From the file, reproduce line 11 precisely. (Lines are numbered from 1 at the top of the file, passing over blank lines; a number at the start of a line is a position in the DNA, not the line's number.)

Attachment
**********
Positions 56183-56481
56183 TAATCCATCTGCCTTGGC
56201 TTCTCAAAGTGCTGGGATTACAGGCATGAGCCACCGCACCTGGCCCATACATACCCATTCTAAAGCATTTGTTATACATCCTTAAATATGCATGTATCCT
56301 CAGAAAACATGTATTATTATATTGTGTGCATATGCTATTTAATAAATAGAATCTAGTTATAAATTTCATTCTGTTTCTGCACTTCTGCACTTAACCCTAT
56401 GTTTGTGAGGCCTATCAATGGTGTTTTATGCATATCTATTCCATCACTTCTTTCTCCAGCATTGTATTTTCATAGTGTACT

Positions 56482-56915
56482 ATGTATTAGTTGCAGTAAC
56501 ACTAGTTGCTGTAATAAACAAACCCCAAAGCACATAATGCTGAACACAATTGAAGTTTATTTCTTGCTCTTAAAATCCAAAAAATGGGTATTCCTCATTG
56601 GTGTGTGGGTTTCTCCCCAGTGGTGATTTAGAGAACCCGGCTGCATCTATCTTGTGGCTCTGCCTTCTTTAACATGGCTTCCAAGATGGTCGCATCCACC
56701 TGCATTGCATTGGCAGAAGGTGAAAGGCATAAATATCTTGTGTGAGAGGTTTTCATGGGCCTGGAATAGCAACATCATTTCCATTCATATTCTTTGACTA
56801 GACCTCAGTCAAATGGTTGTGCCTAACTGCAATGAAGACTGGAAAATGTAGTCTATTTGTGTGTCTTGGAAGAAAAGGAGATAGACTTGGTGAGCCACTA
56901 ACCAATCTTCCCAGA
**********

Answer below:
56801 GACCTCAGTCAAATGGTTGTGCCTAACTGCAATGAAGACTGGAAAATGTAGTCTATTTGTGTGTCTTGGAAGAAAAGGAGATAGACTTGGTGAGCCACTA